Practical Ecommerce

Using MoSCoW Prioritization for Ecommerce Projects

Ecommerce businesses, like all businesses, have tasks or jobs that need to be done. Organizing tasks into priorities may help ecommerce owners and managers improve how their companies operate and grow.

Some jobs repeat daily, weekly, or monthly. Others will be related to a project, such as a new feature for a website or a new financial software package for the accounting team.

Businesses can become very efficient at routine jobs. But sometimes projects and implementations can languish half-done or get so far off track that they are never completed.

Borrowing from Agile Software Development

Taking a lesson from the software development community, the leaders at your ecommerce business can prioritize each task within a project, focusing on what is most important.

This approach may help your business do a better job with projects, complete projects more quickly, and execute projects more effectively.

That is a lot to promise, but it is consistent with the results software development teams enjoy when they use MoSCoW prioritization.

The term MoSCoW is an acronym with an extra pair of O’s inserted to make it easier to pronounce. The capital letters in MoSCoW stand for “must have,” “should have,” “could have,” and “won’t have.”

MoSCoW prioritization is intended for projects with a specific due date. If you want a Black Friday or Cyber Monday landing page on your ecommerce website, that landing page will need to be completed before Black Friday or Cyber Monday — so MoSCoW makes sense.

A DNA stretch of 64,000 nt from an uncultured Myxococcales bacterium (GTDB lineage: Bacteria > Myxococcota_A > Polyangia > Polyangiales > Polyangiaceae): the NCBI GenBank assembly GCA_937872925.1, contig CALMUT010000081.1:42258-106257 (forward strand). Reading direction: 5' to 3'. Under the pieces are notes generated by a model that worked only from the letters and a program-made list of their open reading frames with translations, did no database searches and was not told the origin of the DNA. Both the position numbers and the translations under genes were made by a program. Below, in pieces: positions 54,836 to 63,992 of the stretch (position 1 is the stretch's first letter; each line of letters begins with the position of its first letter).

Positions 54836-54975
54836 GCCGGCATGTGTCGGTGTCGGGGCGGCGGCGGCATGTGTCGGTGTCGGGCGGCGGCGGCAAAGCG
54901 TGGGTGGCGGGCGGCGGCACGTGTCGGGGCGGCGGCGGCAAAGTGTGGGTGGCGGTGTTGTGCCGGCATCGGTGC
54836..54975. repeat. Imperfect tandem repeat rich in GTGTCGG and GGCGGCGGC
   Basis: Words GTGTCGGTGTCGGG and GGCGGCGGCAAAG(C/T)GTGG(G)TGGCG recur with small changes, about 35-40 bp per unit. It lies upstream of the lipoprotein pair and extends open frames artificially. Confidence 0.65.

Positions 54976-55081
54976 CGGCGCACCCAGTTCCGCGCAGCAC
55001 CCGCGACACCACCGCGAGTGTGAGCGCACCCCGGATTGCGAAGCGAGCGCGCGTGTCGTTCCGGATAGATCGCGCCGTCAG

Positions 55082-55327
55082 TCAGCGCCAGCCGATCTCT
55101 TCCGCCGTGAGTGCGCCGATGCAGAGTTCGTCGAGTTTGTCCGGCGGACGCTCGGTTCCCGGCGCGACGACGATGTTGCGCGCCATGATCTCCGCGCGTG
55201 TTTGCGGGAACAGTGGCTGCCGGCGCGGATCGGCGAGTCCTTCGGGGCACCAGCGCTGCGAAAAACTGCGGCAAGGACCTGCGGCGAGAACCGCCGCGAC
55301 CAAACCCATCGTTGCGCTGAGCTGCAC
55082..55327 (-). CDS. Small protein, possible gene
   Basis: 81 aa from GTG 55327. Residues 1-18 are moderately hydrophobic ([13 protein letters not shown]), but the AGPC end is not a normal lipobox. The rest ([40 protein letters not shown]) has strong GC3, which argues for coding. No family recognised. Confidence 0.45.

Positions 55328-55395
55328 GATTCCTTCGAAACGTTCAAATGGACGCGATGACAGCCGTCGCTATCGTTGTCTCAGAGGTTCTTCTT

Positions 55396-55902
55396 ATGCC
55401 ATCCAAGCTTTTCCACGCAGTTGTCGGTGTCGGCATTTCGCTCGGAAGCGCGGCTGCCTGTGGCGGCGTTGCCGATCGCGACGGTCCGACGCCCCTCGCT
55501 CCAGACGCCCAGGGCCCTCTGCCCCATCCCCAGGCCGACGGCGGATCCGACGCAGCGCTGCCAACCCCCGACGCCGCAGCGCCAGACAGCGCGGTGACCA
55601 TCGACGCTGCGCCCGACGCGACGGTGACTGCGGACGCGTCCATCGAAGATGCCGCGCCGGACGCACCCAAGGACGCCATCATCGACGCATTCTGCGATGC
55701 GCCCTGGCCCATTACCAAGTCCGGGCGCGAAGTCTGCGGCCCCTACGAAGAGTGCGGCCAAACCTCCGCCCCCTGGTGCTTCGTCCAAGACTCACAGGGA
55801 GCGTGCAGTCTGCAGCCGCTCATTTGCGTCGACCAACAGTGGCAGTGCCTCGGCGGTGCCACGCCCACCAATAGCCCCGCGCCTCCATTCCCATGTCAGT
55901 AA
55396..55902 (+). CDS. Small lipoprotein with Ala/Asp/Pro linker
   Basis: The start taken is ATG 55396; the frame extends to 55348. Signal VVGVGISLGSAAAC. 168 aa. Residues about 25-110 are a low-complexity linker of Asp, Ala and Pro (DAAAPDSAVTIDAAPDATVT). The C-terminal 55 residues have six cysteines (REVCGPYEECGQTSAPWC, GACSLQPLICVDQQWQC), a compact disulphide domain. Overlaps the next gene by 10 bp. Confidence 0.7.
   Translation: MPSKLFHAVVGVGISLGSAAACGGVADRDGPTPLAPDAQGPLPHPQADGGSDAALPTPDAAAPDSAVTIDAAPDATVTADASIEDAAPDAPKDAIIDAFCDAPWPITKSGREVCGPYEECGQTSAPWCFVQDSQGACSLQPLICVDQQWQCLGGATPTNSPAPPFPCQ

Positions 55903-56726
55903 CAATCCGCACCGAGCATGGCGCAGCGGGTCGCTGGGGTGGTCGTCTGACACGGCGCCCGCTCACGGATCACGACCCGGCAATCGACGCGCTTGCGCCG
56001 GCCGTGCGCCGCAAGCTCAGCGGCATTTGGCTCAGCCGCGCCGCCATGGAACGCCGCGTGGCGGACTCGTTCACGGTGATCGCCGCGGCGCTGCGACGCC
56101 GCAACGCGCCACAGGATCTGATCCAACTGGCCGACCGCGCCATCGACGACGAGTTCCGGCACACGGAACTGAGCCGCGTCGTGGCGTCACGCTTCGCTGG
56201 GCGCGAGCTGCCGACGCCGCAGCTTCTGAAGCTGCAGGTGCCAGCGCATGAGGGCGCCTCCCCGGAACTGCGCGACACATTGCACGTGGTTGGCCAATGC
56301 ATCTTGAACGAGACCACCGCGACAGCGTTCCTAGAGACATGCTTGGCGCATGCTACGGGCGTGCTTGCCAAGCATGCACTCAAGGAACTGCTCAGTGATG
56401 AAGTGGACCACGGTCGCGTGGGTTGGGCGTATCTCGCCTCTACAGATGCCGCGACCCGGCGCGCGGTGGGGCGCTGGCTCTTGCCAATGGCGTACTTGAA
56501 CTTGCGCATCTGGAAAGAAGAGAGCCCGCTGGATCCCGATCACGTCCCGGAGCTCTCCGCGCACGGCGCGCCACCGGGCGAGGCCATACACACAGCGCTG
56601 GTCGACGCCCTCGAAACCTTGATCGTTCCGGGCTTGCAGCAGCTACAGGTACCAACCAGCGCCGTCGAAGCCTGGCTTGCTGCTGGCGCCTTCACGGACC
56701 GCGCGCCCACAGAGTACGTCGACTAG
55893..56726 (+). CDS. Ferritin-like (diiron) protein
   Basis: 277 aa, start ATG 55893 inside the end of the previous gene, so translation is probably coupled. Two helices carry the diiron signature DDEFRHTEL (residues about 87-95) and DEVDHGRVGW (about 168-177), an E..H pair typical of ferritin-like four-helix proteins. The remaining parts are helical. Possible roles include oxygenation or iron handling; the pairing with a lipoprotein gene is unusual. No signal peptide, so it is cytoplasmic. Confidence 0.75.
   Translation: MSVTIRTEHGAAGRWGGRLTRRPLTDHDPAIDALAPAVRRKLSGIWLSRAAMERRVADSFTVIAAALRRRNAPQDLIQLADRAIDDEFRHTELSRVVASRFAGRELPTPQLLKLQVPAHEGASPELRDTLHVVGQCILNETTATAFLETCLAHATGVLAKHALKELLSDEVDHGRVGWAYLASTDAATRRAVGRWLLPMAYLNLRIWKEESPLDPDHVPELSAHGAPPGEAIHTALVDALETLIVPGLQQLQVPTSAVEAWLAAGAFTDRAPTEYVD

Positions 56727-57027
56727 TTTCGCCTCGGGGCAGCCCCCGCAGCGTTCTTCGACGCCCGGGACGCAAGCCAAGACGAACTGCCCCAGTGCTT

MoSCoW in Practice

The idea is simple enough. When planning for a new, time-bound project, type out all of the associated tasks or requirements and then sort those requirements into the appropriate category.

This is typically done as a group of stakeholders so that every part of your business impacted by the project has input in prioritizing it.

MoSCoW prioritization works best when stakeholders from every department involved in a project also have a say in how tasks are prioritized.

MoSCoW prioritization works best when stakeholders from every department involved in a project also have a say in how tasks are prioritized.

Must have. Items without which you cannot complete the project belong in the “must have” category.

In software development, must-have items represent the minimum usable subset of tasks. For example, if you were building an ecommerce website, the tasks of displaying a product or accepting an order would be must-haves. Without these, you really wouldn’t have an ecommerce-enabled website.

If your company is working on the marketing and advertising plan for your upcoming Christmas sale, the task of deciding which products to put on sale and how much to discount them is a must-have priority. If your business doesn’t make this choice (complete this task), you don’t really have a Christmas sale and you won’t need a marketing and advertising plan.